Commentary  Bridging campus and community

How QPIRG connects McGill to Montreal at large, students to community

Last week, Activities Night was once again astonishingly busy and popular. Clearly, McGill students have no lack of enthusiasm for getting involved. Yet, getting involved at McGill often means further immersing oneself into the “McGill bubble.” Campus engagement tends to be bound both figuratively and literally by the surrounding gates, limiting students’ passions to the McGill community. Although McGill sits in the middle of Montreal, it often feels about a million miles away, both to students and the people who live around the university.

McGill’s international status makes it easy to feel isolated. Academics and students come from all over the world to study here and in turn a lot of things about McGill are cosmopolitan – they would be the same wherever the university was located. We’re rightly very proud of that, but there is also a need for balance. Attending university shouldn’t just be about classes and books, as the hundreds of people at Activities Night would agree. McGill is a public university expected to serve the community and the pursuit of knowledge, and the University’s prestige should serve to further these goals, not hinder them.

In an attempt to arm students with tools for social change, and to fight trends of McGill insularity and elitism, QPIRG (the Quebec Public Interest Research Group) was formed in 1980. In 1988, a student referendum made QPIRG-McGill the first autonomous student-funded PIRG in Quebec. QPIRG-McGill is part of a network of PIRGs across Canada dedicated to community engagement and activism under the mandate of social and environmental justice, building stronger links between universities and the communities and societies around them.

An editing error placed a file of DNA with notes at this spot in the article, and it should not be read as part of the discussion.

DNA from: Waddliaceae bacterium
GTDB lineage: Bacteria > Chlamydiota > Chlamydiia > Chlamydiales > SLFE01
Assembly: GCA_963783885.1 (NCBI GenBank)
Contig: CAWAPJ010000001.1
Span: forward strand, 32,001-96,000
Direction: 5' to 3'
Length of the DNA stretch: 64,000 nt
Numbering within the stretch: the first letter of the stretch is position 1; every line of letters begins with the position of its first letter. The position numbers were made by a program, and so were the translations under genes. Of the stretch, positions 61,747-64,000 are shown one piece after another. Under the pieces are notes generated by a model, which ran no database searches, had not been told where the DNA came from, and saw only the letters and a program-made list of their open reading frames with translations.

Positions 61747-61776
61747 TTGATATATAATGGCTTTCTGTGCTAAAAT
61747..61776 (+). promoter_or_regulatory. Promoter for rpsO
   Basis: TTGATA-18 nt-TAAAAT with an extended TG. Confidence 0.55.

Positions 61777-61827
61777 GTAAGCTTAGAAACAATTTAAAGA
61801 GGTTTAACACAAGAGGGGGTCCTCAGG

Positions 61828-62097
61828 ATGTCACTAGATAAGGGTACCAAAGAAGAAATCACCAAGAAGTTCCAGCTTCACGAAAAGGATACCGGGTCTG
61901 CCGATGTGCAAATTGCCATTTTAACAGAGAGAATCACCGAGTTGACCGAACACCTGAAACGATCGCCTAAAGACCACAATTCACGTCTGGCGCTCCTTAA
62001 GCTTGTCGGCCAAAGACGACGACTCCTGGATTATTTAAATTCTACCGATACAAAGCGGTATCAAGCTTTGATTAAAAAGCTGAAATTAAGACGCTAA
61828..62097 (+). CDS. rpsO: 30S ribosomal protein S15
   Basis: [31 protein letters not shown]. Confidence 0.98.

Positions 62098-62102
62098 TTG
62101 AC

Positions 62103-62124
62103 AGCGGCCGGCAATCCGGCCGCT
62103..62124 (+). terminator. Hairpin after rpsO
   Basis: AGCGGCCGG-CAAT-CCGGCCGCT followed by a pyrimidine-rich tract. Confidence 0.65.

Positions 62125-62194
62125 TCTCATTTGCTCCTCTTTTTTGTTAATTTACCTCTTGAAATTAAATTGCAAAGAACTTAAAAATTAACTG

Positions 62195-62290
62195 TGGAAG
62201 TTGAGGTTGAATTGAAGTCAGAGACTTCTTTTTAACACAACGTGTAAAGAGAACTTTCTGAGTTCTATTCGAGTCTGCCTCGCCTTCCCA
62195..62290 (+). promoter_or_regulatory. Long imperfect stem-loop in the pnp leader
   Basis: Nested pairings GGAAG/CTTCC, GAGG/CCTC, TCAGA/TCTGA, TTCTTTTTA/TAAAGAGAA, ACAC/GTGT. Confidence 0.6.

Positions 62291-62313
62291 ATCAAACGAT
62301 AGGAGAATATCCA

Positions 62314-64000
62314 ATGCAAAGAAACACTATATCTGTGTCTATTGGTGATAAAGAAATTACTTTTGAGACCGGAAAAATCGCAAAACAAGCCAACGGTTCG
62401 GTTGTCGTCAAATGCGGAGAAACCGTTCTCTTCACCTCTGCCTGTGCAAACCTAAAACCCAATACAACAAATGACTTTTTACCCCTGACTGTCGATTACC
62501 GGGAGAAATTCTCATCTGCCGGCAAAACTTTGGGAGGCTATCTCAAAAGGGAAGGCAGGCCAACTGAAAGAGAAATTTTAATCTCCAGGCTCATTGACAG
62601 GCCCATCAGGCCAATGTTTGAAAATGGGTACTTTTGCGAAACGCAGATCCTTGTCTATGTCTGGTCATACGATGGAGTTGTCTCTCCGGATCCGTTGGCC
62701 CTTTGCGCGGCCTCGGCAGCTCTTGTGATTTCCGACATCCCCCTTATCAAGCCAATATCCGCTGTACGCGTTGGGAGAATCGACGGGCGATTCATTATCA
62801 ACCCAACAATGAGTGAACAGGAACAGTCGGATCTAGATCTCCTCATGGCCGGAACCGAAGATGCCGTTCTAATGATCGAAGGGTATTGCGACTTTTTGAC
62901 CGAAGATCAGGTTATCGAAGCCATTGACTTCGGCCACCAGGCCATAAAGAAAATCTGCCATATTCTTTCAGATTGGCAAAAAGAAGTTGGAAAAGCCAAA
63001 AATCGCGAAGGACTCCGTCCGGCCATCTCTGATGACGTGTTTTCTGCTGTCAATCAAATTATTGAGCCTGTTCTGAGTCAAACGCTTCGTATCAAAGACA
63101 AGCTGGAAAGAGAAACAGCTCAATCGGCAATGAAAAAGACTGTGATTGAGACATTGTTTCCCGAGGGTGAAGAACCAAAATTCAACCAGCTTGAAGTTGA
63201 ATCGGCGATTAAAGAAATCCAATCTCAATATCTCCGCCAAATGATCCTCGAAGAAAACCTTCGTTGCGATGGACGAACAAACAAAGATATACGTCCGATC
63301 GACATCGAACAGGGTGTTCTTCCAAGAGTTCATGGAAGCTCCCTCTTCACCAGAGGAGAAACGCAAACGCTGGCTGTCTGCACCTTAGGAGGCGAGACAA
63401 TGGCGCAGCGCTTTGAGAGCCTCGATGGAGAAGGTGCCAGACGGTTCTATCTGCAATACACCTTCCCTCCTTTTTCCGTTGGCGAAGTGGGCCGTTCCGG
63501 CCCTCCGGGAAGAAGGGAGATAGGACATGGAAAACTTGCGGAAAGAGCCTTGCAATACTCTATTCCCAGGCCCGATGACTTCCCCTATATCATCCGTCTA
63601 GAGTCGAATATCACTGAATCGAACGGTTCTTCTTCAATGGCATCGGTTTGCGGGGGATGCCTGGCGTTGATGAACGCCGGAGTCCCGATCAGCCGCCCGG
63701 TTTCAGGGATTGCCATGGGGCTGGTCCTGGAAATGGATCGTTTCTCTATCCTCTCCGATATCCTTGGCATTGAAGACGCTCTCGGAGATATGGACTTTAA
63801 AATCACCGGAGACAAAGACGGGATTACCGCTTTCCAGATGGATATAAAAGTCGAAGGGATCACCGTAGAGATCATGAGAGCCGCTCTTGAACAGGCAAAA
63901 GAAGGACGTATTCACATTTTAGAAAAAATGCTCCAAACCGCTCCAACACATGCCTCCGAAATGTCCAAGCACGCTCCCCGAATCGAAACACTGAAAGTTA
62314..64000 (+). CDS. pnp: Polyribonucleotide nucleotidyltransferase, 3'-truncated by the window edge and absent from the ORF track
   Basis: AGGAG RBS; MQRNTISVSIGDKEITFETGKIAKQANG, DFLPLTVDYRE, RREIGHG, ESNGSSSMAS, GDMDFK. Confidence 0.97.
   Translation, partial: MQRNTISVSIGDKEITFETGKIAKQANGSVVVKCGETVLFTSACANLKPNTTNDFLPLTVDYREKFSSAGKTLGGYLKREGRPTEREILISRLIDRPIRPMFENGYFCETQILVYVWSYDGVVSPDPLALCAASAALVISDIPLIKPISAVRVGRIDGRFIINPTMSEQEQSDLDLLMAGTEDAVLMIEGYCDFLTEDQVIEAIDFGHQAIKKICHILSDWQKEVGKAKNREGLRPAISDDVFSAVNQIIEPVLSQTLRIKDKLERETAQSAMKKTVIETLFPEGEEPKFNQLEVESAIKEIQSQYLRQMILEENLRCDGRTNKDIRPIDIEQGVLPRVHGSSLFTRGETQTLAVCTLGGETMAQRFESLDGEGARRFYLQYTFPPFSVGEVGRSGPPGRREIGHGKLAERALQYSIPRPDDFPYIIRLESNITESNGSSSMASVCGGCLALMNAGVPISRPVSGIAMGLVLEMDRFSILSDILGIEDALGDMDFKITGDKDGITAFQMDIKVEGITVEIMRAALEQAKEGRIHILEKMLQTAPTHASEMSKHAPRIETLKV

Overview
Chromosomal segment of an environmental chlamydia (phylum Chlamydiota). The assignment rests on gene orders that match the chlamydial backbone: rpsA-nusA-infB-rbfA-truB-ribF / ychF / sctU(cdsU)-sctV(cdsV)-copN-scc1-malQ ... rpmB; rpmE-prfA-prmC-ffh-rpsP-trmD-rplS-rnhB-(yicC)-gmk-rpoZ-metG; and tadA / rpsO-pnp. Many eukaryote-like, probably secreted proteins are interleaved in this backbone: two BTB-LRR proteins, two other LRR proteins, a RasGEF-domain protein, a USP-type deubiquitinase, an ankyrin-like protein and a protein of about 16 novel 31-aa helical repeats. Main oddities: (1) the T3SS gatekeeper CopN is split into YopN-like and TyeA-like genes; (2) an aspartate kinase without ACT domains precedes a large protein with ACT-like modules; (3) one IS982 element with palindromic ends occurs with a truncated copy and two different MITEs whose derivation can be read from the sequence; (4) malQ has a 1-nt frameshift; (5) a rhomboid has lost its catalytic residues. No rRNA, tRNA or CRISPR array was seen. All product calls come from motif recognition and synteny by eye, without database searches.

Over the years QPIRG-McGill has accomplished this by coordinating the Convergence undergraduate journal and the Study in Action conference, providing discretionary funding for small events and projects in Montreal, hosting Rad Frosh, and working with SSMU on lecture and workshop series like Culture Shock and Social Justice Days. As well, QPIRG supports around a dozen working groups in which students and community members work together, ranging from the very local, like the Committee to Save Parc Oxygène (you can find the park at Hutchison and Prince Arthur), to the global, like Climate Justice Montreal. Some groups are more academic, like the KANATA journal, and some focus on needs outside the University, like the Immigrant Workers’ Center. However, one of the criteria for any funding from QPIRG is that the group has not received much from larger donors, fostering a diversity of small activist groups that often go on to grow and become more independent. It is solidarity, not charity.

And yes, QPIRG is political. Being engaged means having an opinion about how things should be, and working with others to build it. QPIRG is dedicated to giving students and community members the tools of knowledge and information, community, resources, and support with which to enact change and fight for one’s passions, within and beyond the McGill gates.

Lily Hoffman, Holly Nazar, and Shyam Patel are writing on behalf of the QPIRG Board of Directors. You can reach QPIRG at